Of all the questions university students get asked, “what program are you in?” is by far my least favourite. But it wasn’t always like this – I was once proud and even boastful of my academic path. I graduated high school with high hopes and big dreams; I was accepted into all the universities I applied to and my goal was medical school. I’ve been doing my research on Western University since Grade 9, and my dreams were finally coming true.
Come first semester, academics and reality hit me like a bus. I disappointed myself, time and time again, and I was confused with what to do next. I was lost. I didn’t know who to go to for help and I didn’t know where to find support or words of consolation. For the first time ever, I wasn’t getting the academic results I was so used to, and I didn’t know how to cope with it. I began tearing my self-confidence apart – I told myself that I was dumb, useless, and totally incapable. But the idea of disappointing my family broke me; I overworked and overstressed myself to do whatever I could to keep going, because I was doing it for them. I wanted them to believe in me, even though I didn’t believe in myself.
It took me a few months to accept that I didn’t enjoy what I was studying anymore. Like I said, I wasn’t doing it for myself, but for my family. Deciding that I wanted to switch programs lifted a weight off my shoulders, but this weight did not even compare to the disappointment I felt for shattering my parents’ dream. I wanted to be the model child, the one your parents brag about at family gatherings, the one that all the aunts and uncles praise, the one that your cousins look up to. But if being the model child means sacrificing my time and energy into doing something that I’m not interested in, it’s not the title for me.
In all honesty, although I knew switching programs was the best choice for me, I thought something was wrong with me. I thought that everyone graduates with the program they came into the university with, and that switching programs was totally unheard of. Boy was I wrong – most of my upper year friends told me they had either switched programs or had thoughts of doing so. I was told that university is about learning about yourself, and that it’s okay to change your mind.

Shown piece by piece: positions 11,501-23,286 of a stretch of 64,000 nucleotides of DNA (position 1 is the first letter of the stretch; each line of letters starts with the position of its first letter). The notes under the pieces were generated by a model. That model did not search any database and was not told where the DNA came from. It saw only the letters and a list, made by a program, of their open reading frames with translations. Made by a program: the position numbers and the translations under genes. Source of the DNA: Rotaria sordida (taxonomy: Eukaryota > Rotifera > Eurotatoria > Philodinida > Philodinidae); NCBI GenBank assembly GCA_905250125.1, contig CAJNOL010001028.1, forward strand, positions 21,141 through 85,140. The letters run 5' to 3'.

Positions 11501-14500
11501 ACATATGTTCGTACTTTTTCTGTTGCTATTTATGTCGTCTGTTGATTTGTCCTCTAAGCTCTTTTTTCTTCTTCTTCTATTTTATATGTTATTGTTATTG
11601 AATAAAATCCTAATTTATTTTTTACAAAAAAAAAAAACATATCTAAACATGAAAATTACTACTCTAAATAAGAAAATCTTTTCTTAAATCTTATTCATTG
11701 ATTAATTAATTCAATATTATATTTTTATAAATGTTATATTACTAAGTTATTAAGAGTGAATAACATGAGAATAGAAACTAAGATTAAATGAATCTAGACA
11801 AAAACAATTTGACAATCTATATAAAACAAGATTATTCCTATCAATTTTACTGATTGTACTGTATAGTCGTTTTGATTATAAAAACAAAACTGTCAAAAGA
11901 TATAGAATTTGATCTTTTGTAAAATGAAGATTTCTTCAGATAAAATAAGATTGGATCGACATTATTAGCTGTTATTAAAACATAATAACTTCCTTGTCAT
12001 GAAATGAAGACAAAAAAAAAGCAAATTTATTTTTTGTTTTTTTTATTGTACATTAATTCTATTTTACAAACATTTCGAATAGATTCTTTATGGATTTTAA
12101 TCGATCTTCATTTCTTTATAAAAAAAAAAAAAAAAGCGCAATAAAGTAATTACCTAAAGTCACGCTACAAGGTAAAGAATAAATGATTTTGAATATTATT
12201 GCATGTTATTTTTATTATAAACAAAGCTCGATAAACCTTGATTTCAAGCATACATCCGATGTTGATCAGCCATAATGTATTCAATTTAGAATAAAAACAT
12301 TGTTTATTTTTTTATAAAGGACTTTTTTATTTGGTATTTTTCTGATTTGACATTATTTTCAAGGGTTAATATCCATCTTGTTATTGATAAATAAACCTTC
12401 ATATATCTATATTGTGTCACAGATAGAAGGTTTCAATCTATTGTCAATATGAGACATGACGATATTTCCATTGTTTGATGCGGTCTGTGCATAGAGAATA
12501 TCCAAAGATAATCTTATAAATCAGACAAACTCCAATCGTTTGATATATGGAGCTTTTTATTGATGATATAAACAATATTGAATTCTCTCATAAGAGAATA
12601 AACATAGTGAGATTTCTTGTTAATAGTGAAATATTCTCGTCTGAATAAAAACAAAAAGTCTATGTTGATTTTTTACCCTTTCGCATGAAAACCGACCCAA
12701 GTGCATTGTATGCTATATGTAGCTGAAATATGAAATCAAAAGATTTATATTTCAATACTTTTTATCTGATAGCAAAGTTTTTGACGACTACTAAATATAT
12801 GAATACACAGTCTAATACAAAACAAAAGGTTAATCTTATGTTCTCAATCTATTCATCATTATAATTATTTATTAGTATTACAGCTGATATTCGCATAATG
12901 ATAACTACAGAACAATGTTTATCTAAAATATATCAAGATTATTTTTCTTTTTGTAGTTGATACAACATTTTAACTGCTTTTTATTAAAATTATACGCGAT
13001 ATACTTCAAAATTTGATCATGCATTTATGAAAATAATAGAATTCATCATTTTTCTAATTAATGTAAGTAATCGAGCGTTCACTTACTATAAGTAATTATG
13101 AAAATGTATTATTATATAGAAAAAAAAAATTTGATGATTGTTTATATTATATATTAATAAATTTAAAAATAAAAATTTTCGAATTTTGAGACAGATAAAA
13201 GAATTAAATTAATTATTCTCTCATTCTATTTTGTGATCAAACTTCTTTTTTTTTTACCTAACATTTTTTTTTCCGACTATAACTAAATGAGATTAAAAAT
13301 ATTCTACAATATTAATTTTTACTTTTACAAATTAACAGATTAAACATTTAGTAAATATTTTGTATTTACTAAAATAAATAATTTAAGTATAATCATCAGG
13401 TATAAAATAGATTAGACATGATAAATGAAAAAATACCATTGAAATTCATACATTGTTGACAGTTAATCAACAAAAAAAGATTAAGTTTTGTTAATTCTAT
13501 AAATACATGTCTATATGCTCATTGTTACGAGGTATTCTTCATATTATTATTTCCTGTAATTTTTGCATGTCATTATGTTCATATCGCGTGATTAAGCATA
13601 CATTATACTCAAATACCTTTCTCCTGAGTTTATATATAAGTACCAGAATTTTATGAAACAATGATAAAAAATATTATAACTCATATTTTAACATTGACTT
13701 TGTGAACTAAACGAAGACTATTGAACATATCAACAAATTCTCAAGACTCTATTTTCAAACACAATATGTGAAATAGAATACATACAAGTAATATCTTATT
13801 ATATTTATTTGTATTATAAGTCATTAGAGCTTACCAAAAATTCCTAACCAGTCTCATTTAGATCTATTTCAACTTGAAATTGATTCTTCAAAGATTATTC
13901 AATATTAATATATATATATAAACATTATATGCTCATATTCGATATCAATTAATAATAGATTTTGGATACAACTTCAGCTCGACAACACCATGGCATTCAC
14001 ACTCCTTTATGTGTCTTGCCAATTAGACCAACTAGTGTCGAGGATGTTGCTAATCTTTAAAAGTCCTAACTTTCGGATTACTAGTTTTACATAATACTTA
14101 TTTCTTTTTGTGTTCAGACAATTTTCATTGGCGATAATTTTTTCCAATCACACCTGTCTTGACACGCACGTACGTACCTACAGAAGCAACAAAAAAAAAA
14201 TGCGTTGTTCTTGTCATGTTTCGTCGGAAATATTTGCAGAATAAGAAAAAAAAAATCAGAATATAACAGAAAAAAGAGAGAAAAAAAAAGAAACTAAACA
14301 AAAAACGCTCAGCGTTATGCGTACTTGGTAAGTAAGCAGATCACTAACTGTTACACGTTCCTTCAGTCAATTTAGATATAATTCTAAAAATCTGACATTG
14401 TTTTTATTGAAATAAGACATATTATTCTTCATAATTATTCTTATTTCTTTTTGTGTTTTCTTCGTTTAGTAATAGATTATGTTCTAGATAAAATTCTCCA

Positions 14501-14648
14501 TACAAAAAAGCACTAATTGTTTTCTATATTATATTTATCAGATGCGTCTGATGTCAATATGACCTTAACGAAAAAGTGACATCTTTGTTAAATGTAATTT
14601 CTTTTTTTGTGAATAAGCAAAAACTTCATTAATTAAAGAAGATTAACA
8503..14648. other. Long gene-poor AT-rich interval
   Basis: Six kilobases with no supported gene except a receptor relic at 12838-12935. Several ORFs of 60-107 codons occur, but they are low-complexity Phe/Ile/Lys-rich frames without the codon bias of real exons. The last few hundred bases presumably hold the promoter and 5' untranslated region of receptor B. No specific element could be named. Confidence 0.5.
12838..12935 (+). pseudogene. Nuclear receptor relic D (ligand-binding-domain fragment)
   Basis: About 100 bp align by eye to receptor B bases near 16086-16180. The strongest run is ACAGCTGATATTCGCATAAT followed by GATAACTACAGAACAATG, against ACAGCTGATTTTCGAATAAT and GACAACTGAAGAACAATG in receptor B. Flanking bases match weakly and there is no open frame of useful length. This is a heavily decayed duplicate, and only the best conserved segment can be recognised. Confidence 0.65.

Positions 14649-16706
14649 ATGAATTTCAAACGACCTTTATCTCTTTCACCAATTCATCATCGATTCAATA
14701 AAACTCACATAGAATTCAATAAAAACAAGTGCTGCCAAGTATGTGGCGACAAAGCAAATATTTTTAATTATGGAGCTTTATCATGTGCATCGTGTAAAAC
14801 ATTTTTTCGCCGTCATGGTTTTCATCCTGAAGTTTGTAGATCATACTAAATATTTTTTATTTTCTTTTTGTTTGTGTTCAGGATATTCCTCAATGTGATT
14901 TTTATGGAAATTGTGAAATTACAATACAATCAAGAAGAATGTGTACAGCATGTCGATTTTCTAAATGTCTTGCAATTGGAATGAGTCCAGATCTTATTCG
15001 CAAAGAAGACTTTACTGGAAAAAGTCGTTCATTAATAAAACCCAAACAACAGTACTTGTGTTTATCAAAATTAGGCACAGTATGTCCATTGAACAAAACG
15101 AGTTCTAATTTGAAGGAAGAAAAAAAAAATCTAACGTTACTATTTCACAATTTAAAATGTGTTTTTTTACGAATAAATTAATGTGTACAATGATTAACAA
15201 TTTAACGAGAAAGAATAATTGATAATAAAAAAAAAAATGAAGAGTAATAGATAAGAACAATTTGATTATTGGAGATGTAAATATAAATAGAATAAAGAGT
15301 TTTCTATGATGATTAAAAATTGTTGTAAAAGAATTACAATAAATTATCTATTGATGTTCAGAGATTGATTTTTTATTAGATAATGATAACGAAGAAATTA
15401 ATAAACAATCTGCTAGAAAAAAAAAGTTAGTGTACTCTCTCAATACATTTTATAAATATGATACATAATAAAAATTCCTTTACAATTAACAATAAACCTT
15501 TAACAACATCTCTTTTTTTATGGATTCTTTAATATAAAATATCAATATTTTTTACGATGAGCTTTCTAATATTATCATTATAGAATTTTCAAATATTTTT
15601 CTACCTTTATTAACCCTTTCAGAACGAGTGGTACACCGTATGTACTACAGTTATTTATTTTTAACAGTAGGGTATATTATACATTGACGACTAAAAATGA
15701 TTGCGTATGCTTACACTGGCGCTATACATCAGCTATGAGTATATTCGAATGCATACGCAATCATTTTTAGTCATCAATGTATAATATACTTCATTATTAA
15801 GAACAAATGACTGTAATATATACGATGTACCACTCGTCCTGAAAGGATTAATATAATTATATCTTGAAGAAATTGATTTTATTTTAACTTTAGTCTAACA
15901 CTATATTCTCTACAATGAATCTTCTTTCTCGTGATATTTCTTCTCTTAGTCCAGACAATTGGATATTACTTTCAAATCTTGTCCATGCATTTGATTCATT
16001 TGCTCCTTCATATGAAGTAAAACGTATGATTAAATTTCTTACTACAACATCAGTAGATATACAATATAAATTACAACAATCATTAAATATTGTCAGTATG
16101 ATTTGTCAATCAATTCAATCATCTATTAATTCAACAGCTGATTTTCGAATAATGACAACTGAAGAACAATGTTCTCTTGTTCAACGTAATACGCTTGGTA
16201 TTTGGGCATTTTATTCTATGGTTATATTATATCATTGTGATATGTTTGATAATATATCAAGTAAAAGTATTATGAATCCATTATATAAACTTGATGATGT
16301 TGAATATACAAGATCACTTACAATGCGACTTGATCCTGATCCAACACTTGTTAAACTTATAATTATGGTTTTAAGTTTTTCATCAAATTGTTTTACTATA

Actually taking courses you’re interested in is such a refreshing feeling. This year, I chose a handful of courses that genuinely appealed to me, and I can honestly say that I’m much happier. Don’t get me wrong, I still stress here and there, but it’s the fact that I’m actually interested in what I’m learning that makes it rewarding and wonderful. Although I’m still figuring it out and have no idea what the future holds for me, in this moment, I am happy.
I wrote this blog post to remind you to choose what you love. I can’t say that I know what I want to do for the rest of my life, but I can say that I know what I don’t want to do. Sometimes, I wish I had a time machine to go back to high school and reapply to all my university choices with what I know now. But I am thankful for the choices and mistakes I’ve made, for they taught me what I know and made me who I am today. I am thankful that I chose to go into science, because although I did poorly, I won’t be left wondering “what if?” for the rest of my life.
“Find what you love and let it kill you.”
– Charles Bukowski
Author: Katie Chan
Katie is a third year MIT student at Western University. She loves to write and travel. When she’s not blogging, you can find her on Instagram @kvtie.